Article history: Received: 25-01-2018, Accepted: 13-03-2018, Published online: 10-04-2018
Corresponding author: Kalyani Putty
E-mail: email@example.comCitation: Lakshmi IK, Putty K, Raut SS, Patil SR, Rao PP, Bhagyalakshmi B, Jyothi YK, Susmitha B, Reddy YV, Kasulanati S, Jyothi JS and Reddy YN (2018) Standardization and application of real time polymerase chain reaction for rapid detection of bluetongue virus, Veterinary World, 11(4): 452-458.
Aim: The present study was designed to standardize real-time polymerase chain reaction (PCR) for detecting the bluetongue virus from blood samples of sheep collected during outbreaks of bluetongue disease in the year 2014 in Andhra Pradesh and Telangana states of India.
Materials and Methods: A 10-fold serial dilution of Plasmid PUC59 with bluetongue virus (BTV) NS3 insert was used to plot the standard curve. BHK-21 and KC cells were used for in vitro propagation of virus BTV-9 at a TCID50/ml of 105 ml and RNA was isolated by the Trizol method. Both reverse transcription -PCR and real-time PCR using TaqMan probe were carried out with RNA extracted from virus-spiked culture medium and blood to compare the sensitivity by means of finding out the limit of detection (LoD). The results were verified by inoculating the detected and undetected dilutions onto cell cultures with further cytological (cytopathic effect) and molecular confirmation (by BTV-NS1 group-specific PCR). The standardized technique was then applied to field samples (blood) for detecting BTV.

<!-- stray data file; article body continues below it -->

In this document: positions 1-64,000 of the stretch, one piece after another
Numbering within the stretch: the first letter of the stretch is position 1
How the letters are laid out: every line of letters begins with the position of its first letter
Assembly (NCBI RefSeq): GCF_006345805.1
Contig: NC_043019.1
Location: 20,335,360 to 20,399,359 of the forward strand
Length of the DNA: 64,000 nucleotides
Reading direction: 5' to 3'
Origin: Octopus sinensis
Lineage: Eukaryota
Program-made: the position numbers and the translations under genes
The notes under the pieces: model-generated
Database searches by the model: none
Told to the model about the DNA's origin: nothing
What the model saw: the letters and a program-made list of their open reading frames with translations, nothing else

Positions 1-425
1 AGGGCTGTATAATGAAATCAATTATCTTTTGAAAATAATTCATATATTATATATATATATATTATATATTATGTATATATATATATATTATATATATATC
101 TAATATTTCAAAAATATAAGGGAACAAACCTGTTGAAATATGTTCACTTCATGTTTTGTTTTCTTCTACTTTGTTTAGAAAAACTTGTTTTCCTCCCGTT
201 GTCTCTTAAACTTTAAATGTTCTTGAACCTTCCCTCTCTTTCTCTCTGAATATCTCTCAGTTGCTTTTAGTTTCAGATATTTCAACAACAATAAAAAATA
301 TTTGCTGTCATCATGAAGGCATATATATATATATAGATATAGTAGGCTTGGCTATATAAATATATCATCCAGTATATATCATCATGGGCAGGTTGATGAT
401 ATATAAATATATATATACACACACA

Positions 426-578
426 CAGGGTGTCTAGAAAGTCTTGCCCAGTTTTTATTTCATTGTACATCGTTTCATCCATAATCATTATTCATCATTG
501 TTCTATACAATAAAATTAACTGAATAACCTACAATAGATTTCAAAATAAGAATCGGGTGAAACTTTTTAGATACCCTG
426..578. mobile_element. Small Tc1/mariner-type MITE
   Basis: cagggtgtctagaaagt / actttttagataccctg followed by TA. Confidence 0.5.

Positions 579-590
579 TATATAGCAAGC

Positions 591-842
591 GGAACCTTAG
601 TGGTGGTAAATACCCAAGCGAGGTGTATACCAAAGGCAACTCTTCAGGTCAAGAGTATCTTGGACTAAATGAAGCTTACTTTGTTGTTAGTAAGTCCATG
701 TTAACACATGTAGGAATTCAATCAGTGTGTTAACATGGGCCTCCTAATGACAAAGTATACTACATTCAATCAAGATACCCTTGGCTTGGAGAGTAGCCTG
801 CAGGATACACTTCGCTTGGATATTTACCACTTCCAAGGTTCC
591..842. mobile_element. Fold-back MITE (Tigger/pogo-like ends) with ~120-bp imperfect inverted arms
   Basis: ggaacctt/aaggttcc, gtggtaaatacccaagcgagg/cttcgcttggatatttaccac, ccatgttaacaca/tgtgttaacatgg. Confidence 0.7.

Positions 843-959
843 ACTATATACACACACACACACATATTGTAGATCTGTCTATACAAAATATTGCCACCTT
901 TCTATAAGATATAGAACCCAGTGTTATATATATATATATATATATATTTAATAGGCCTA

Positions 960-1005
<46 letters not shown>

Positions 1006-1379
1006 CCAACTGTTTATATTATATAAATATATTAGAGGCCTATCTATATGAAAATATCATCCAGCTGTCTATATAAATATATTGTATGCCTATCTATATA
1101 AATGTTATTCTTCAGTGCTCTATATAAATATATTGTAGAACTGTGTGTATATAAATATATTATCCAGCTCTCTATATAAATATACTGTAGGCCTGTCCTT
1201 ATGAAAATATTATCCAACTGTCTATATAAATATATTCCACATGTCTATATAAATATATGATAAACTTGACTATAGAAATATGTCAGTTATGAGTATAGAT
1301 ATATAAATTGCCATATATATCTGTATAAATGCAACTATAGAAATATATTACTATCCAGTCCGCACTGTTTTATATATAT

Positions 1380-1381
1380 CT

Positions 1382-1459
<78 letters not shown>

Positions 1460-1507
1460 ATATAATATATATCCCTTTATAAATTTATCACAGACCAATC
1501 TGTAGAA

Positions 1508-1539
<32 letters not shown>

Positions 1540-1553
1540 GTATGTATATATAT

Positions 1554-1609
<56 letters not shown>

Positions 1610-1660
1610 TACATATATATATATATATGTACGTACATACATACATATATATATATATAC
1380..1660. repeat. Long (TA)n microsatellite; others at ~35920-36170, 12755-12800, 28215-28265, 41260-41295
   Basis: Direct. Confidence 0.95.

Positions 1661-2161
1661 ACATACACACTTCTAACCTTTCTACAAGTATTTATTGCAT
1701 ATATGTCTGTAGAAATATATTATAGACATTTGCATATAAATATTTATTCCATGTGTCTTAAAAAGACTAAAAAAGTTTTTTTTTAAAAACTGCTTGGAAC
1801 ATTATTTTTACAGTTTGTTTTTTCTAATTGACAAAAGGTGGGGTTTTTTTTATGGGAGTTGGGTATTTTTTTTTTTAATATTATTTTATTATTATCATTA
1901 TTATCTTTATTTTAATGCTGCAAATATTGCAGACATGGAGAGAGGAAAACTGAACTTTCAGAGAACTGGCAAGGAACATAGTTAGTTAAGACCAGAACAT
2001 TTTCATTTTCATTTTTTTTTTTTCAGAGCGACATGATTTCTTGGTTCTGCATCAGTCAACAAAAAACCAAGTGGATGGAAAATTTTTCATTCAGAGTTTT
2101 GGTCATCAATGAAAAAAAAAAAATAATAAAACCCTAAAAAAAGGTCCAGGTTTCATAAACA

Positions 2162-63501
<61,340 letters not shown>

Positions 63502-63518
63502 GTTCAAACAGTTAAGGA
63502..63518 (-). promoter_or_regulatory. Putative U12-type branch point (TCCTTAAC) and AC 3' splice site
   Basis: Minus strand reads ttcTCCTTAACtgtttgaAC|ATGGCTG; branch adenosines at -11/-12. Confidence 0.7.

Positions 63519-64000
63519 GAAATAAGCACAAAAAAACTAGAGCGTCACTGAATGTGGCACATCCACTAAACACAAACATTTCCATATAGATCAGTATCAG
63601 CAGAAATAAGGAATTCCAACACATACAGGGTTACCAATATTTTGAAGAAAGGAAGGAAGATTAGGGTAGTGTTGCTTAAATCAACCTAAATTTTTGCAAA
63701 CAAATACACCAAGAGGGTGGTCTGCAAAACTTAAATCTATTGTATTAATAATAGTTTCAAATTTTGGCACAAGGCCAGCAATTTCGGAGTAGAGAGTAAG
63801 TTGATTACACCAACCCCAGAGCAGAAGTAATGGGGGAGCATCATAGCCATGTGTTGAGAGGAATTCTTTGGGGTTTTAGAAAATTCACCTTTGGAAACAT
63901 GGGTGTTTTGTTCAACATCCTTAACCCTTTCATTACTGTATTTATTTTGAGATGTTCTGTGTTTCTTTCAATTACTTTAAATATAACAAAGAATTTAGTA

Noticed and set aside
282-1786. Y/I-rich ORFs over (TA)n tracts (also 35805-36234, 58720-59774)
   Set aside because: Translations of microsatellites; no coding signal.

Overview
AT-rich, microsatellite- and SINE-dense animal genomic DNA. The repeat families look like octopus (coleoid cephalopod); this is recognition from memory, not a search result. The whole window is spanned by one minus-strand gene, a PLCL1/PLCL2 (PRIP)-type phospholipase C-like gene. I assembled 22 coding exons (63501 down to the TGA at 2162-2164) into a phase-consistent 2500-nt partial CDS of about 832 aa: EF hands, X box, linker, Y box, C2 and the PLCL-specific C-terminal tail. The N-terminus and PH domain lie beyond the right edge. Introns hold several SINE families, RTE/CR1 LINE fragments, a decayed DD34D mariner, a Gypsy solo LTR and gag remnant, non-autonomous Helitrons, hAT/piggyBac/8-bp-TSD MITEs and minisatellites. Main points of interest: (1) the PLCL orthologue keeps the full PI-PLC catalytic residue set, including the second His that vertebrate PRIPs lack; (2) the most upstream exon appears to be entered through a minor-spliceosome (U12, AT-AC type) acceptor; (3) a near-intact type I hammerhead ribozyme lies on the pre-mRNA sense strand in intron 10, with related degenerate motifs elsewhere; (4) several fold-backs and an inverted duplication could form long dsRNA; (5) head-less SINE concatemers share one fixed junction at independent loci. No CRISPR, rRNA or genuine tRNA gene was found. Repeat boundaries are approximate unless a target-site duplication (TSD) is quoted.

Results: The slope of the standard curve obtained was -3.23, and the efficiency was 103%. The LoD with RT-PCR was 8.269Ex103 number of copies of plasmid, whereas it was 13 with real-time PCR for plasmid dilutions. Similarly, LoD was determined for virus-spiked culture medium, and blood with both the types of PCR and the values were 103 TCID 50/ml and 104 TCID 50/ml with RT-PCR and 10° TCID 50/ml and 102 TCID 50/ml with real-time PCR, respectively. The standardized technique was applied to blood samples collected from BTV suspected animals; 10 among 20 samples were found positive with Cq values ranging from 27 to 39. The Cq value exhibiting samples were further processed in cell cultures and were confirmed to be BT positive. Likewise, Cq undetected samples on processing in cell cultures turned out to be BTV negative.
Conclusion: Real-time PCR was found to be a very sensitive as well as reliable method to detect BTV present in different types of samples, including blood samples collected from BTV-infected sheep, compared to RT-PCR. The LoD of BTV is likely influenced by sample type, possibly by the interference by the other components present in the sample.
Keywords: bluetongue virus, limit of detection, real-time polymerase chain reaction.
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